Insight Meditation Houston

Mudita adapted from Noah Levine’s Against the Stream – 6/5/2018

MUDITA or “Sympathetic Joy,” means to be favorably inclined towards others, to have appreciation for the joy and beauty in life, and to take pleasure in other people’s happiness and success. Moving beyond feelings of jealousy or envy, Mudita cultivates enough contentment to share with others.

Like Metta (loving kindness), Karuna ((compassion), and Upekkha (Equanimity), Mudita is a Brahma Vihara, one of the divine mental states of an awakened mind.

Sympathetic joy is traditionally regarded as the most difficult to cultivate of these four sublime states. It implies celebrating the happiness and achievements of others, even when we are facing hard times ourselves.

This kind of vicarious joy comes from delighting in other people’s wellbeing rather than begrudging it. A traditional example of this mind-state is the attitude of mature, loving parents who observe a growing child’s accomplishments and successes, without feeling narcissistic pride or receiving any direct benefit for themselves.

Mudita meditation is used to cultivate appreciative joy for the good fortune of others. It is used to counteract the resentment, jealousy, or envy that we may feel upon learning about someone else’s success.

When the heart and mind are free, Mudita and the other Brahma Viharas arise naturally, and comparing thoughts disappear. It’s challenging to feel happy for others if we are not content within ourselves. It helps to imagine an inner spring of infinite joy that is available to everyone at all times, regardless of circumstances. The more deeply we drink from this spring, the more secure we become in our own abundant happiness, and the easier it becomes to relish the joy of other people.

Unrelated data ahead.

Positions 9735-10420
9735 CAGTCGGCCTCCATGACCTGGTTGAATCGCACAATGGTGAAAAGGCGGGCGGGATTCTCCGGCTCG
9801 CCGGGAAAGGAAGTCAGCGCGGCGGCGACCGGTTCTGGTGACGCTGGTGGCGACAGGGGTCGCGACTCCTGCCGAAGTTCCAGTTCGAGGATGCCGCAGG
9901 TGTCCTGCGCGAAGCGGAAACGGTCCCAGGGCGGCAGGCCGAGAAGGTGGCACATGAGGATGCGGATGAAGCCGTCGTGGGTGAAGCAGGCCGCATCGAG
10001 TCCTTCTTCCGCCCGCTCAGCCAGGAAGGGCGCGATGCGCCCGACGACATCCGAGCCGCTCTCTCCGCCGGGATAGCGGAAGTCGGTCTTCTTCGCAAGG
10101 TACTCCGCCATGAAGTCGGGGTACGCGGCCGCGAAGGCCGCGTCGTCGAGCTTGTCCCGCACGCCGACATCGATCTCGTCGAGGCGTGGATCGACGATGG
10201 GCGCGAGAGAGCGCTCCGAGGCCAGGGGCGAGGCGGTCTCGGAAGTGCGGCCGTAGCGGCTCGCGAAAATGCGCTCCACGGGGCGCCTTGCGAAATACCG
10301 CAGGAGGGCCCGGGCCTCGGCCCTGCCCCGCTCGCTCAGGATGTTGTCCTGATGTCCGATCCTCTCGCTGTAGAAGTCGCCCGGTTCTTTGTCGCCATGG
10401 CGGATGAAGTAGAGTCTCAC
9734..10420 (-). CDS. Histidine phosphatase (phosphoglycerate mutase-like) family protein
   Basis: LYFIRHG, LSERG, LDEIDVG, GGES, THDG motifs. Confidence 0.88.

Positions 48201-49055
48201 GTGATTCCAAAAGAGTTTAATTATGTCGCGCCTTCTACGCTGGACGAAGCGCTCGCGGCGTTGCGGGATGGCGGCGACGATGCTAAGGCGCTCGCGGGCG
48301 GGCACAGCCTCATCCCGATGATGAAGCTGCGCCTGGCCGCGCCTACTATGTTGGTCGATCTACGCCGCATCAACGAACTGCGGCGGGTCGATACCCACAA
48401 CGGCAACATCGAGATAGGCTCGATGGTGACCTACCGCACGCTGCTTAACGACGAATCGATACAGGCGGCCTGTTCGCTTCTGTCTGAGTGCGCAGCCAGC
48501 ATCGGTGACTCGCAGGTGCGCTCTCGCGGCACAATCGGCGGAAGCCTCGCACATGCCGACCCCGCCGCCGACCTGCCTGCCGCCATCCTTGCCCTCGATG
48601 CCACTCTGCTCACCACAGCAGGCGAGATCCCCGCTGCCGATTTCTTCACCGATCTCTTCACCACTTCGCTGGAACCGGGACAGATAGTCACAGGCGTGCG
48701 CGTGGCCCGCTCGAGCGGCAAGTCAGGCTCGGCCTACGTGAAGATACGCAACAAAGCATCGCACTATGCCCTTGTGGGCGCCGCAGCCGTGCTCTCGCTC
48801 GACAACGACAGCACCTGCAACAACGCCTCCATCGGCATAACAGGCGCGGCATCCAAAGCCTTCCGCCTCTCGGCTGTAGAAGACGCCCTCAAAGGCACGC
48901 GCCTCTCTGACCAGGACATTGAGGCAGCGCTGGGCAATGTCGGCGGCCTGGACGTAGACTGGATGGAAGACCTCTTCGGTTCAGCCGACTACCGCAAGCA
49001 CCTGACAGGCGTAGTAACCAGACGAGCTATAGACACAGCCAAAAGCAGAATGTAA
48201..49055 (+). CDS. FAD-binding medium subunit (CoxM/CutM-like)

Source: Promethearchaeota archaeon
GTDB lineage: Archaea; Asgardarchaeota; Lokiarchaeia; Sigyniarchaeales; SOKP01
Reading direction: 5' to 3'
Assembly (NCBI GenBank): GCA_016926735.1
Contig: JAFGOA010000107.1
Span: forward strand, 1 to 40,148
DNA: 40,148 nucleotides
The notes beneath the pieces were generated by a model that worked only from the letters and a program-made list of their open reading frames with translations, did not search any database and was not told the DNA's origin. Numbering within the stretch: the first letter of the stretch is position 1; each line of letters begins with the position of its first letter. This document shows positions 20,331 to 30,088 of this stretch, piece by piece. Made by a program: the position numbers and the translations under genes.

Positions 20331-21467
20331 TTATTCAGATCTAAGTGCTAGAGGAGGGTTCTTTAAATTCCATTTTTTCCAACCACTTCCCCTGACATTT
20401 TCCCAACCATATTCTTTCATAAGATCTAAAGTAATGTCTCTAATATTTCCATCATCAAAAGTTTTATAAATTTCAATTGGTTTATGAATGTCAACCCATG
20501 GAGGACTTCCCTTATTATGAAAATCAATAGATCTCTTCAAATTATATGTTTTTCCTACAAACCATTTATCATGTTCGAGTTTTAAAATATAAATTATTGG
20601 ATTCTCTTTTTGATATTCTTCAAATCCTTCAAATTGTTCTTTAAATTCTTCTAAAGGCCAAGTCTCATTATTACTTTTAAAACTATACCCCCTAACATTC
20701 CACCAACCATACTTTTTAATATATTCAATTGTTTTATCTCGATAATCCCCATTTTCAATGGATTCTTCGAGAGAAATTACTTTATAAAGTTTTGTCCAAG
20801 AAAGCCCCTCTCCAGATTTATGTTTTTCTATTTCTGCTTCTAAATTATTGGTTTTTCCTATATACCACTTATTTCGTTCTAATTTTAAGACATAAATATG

I will now guide you through a form of Mudita practice, using an adapted version from the Appendix of Noah Levine’s book, Against the Stream:

Sit comfortably with closed eyes. Settle into the present-time experience of the body. Relax any physical tension, softening the belly, jaw and eyes. Let the shoulders lower naturally.

Reflect upon your longing for happiness or freedom from suffering. With each breath, breathe into the heart’s center, acknowledging and appreciating moments of joy and happiness that you have experienced in your life.

Begin to offer yourself appreciative and encouraging phrases to uncover any gratitude that might be hidden in your heart:

May I learn to appreciate the happiness and joy that I experience.

May the joy I experience continue and grow.

May I be filled with gratitude.

Notice when the mind becomes distracted by other thoughts, and gently bring the attention back to the phrases. Feel the breath and the body’s response to each phrase. Allow the mind and body to relax into the reverberations of each phrase.

Simply repeat the phrases like a kind of mantra or statement of positive intention:

May I learn to appreciate the happiness and joy that I experience.

May the joy I experience continue and grow.

May I be filled with gratitude.

 Don’t expect to feel instantly grateful through this practice. Sometimes we notice instead our lack of appreciation and the resistance of a judging mind. Simply bow to whatever is arising and continue to repeat the phrases, being as friendly and merciful as possible. After a few minutes of sending phrases of appreciation to yourself, bring your attention back to the body and breath, again consciously relaxing the posture.